How does stress affect the body? Several recent studies have shown that two-thirds to ninety percent of illnesses are stress-related. Stress is a two-sided coin, good and bad.
Like many other things in life, moderation is the best balance. To see how stress affects the body, it is necessary to look at the natural purpose of stress in everyday life.
Early humans needed a stress response for a successful life. Life is characterized by serious stressors, wildlife, attacks from neighboring tribes, and a difficult life.
Stress is the body's natural response to action, a means of safety (response to flight or fight). The response to things that cause personal stress increases the body's tension to deal with that stress.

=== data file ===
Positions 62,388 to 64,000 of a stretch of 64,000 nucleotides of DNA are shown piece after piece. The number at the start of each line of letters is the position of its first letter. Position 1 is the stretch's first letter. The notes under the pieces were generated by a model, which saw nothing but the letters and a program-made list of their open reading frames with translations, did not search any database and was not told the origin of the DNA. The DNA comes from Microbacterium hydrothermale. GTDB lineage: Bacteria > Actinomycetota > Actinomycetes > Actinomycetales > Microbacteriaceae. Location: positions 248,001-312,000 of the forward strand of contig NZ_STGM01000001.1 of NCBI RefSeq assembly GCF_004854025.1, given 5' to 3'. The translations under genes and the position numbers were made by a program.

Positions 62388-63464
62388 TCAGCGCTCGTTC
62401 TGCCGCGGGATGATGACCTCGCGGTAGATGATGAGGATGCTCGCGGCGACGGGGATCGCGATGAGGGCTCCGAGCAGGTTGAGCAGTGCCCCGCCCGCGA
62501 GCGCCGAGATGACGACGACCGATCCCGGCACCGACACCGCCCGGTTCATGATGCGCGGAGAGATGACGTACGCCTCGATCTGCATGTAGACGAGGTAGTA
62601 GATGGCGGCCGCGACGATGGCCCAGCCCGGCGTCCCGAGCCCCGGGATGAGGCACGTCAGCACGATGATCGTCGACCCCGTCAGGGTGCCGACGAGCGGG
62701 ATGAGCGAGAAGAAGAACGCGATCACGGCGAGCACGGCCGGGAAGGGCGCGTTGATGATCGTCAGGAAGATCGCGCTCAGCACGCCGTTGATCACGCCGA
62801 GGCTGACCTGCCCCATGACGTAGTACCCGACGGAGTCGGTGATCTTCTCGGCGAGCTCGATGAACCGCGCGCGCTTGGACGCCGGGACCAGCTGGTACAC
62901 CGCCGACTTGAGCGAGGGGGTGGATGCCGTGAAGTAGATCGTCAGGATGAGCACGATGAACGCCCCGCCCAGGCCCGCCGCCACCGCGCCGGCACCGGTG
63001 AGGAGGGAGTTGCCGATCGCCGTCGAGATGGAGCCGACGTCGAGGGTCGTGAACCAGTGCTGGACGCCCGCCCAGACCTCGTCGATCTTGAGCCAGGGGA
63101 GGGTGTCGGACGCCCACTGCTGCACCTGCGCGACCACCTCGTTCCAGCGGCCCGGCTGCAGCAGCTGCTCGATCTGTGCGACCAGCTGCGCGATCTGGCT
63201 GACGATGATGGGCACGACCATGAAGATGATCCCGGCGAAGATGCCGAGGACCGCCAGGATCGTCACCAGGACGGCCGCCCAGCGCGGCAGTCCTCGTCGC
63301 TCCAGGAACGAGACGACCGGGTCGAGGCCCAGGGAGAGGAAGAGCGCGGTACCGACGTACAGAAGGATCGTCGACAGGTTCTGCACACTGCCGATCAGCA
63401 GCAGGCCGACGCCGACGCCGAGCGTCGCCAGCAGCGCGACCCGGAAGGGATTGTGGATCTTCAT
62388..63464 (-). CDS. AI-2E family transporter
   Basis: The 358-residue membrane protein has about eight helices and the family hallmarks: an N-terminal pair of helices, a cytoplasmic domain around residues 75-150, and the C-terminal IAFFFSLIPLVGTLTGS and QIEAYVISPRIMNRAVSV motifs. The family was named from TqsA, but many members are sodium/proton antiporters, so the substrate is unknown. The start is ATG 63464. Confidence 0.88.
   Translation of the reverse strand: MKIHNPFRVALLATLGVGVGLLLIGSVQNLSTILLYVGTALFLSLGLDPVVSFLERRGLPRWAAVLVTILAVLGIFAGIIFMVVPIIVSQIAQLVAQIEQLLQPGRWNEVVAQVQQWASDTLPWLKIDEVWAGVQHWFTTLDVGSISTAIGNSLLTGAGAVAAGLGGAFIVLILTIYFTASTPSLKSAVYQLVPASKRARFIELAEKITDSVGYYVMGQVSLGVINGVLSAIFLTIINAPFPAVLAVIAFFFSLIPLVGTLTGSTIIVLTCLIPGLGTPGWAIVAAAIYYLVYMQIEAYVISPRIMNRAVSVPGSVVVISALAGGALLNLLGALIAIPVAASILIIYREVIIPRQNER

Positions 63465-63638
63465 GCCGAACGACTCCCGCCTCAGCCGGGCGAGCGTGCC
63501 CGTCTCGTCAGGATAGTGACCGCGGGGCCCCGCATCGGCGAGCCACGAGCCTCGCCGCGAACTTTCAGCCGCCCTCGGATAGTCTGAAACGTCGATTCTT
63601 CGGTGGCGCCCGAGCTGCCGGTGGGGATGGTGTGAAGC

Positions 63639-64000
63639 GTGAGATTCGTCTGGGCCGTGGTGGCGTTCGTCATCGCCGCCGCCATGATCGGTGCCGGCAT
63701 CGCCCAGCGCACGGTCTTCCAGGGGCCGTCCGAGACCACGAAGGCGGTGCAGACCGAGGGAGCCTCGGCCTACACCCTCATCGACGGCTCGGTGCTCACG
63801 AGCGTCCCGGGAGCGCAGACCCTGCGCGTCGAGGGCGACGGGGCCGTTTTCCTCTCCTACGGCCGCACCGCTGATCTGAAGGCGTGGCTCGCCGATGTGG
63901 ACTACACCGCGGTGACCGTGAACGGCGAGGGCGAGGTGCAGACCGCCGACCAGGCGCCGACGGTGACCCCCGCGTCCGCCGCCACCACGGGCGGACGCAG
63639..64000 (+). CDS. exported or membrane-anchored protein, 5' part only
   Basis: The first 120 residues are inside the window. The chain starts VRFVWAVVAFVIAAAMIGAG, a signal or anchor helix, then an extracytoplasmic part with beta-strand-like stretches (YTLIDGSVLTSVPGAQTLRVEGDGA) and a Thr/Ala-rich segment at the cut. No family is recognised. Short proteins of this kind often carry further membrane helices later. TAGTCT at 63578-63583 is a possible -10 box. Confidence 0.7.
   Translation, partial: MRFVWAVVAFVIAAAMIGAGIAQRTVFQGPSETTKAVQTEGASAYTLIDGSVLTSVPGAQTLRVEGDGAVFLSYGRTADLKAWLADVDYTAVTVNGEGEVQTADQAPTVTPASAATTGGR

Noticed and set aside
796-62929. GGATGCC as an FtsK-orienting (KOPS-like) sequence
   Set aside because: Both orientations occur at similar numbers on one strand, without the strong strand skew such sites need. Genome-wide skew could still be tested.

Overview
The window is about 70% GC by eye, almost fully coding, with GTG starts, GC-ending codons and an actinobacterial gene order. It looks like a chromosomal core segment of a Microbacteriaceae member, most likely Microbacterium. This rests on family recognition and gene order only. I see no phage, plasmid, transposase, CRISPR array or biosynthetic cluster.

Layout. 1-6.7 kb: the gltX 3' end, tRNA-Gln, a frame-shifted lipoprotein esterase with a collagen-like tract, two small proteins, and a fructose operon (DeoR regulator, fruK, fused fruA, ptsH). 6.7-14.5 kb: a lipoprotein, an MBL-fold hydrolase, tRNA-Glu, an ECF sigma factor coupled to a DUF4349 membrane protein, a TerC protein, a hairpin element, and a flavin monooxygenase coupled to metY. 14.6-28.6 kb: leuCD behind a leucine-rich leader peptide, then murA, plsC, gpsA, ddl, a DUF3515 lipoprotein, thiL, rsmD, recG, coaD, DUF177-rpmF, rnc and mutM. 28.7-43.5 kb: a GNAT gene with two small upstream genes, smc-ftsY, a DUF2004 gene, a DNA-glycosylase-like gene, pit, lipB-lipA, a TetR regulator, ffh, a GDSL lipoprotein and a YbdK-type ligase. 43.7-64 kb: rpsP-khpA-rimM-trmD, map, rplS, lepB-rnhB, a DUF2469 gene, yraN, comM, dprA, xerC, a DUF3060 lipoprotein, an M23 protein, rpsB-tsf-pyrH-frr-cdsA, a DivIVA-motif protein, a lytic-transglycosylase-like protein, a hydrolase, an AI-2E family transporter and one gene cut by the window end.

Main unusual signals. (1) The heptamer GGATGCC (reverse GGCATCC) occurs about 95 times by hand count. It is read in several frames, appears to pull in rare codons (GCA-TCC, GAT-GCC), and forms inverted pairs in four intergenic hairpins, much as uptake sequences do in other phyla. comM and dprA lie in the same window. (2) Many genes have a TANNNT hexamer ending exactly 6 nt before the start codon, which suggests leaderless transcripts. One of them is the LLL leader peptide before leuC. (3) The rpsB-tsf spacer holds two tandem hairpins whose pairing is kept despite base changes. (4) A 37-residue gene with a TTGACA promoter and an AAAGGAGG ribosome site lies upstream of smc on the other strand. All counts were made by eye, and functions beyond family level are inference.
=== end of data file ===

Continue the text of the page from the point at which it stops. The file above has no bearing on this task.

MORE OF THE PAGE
The body can benefit from stress and be threatened by too much stress. How does stress affect the body? In short, there are two types of stress that can cause physiological changes in the body:
Good stress – like exercise, you stress muscles to build them. Stress that is short term and not a permanent threat is considered acute stress. This can lead to motivation, increased strength, and mental self-confidence. Students' exam stress can motivate them to study more and be better.
Bad stress is a long term chronic situation. This is a constant threat that can lead to harmful effects on the body, such as the development of cardiovascular disease.